The Prime Minister of Australia, Scott Morrison, has indicated that he will summon the ambassador of Turkey in the country, Korhan Karakoc. He wants to talk about the words of the Turkish president, Recep Tayyip Erdogan after the attack against two mosques of the New Zealand.
Above all, the Australian leader’s decision came after Erdogan assured his followers that all those anti-Muslim Australians would return home in coffins if they visited Turkey.
“I think the comments are very offensive, and not very helpful,” Morrison told. Australian and New Zealand forces suffered numerous casualties in the battle that took place during World War I.
Also, thousands of New Zealanders and Australians travel to Turkey each year to mark the anniversary of the battle, which is celebrated on 25 April.
“I believe that the responsibility of the leaders is to reduce the tension, not to increase it”, said the Prime Minister of Australia. He assured that he “does not accept the excuses” of the Turkish president about what happened.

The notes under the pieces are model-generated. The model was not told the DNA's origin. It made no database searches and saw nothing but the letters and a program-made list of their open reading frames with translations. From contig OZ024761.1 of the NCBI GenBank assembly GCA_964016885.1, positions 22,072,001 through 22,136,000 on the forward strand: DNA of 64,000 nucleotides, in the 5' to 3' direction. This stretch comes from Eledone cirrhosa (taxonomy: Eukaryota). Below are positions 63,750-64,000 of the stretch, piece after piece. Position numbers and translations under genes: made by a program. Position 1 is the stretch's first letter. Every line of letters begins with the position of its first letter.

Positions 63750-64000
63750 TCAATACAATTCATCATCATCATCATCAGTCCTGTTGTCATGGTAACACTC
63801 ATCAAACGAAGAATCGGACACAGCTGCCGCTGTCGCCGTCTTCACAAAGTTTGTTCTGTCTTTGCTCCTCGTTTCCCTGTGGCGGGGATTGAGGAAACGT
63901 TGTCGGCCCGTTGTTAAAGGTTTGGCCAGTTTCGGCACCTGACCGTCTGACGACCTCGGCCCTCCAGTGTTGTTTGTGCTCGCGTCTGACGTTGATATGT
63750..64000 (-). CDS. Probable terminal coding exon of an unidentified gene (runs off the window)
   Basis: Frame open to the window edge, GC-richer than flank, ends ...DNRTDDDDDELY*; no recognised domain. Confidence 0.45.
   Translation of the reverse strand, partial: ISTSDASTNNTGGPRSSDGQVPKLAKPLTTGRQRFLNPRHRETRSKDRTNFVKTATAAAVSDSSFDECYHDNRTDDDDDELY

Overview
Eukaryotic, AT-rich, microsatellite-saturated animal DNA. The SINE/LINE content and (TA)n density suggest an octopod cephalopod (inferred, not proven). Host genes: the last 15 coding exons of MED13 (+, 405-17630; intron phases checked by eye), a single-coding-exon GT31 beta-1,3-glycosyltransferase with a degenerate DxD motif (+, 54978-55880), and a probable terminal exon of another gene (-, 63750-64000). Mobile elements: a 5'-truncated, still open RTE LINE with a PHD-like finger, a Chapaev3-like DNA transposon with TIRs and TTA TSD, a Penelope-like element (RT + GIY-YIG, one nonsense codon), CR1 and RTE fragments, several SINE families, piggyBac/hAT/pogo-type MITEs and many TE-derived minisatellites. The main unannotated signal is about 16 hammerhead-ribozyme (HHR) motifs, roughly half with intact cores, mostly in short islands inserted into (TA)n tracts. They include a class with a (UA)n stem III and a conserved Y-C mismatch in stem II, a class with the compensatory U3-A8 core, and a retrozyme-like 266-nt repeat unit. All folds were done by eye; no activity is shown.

Erdogan said the alleged perpetrator of the massacre, a 28-year-old Australian, was targeting Turkey “from 16,500 kilometres” when he carried out the massacre. Also, the terrorist described Turkey as a “foreign and enemy force“. He visited Turkey on several occasions.
The foreign minister will travel to Turkey
New Zealand Foreign Minister Winston Peters will travel to Turkey to address the issue. The people of New Zealand have travelled to Turkey for decades to celebrate Anzac Day.
In that regard, he had stressed that everyone must stand united against racism and extremism.
Also, Erdogan’s comments will not affect relations between Turkey and New Zealand. He has insisted that Peters will deal with the matter when he arrives in the Eurasian country.
Erdogan highlights Ardern’s leadership after the attack
Erdogan highlighted Ardern’s leadership after the attack. “All Western countries must learn from their courage, leadership and sincerity,” said the Turkish leader.
In addition, the Turkish president has challenged several Western countries and “blamed” them for what happened.
Finally, he called for the condemnation and rejection of “the normalisation of racism, xenophobia and Islamophobia. Unfortunately, these has increased in recent years”. In the past, xenophobia and Islamophobia have been treated with “silence”, he denounced. “We can’t let this happen again,” he added.